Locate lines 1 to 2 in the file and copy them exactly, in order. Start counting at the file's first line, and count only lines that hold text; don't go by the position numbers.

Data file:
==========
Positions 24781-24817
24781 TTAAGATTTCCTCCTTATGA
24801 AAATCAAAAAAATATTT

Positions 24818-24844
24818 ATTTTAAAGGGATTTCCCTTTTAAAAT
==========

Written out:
Positions 24781-24817
24781 TTAAGATTTCCTCCTTATGA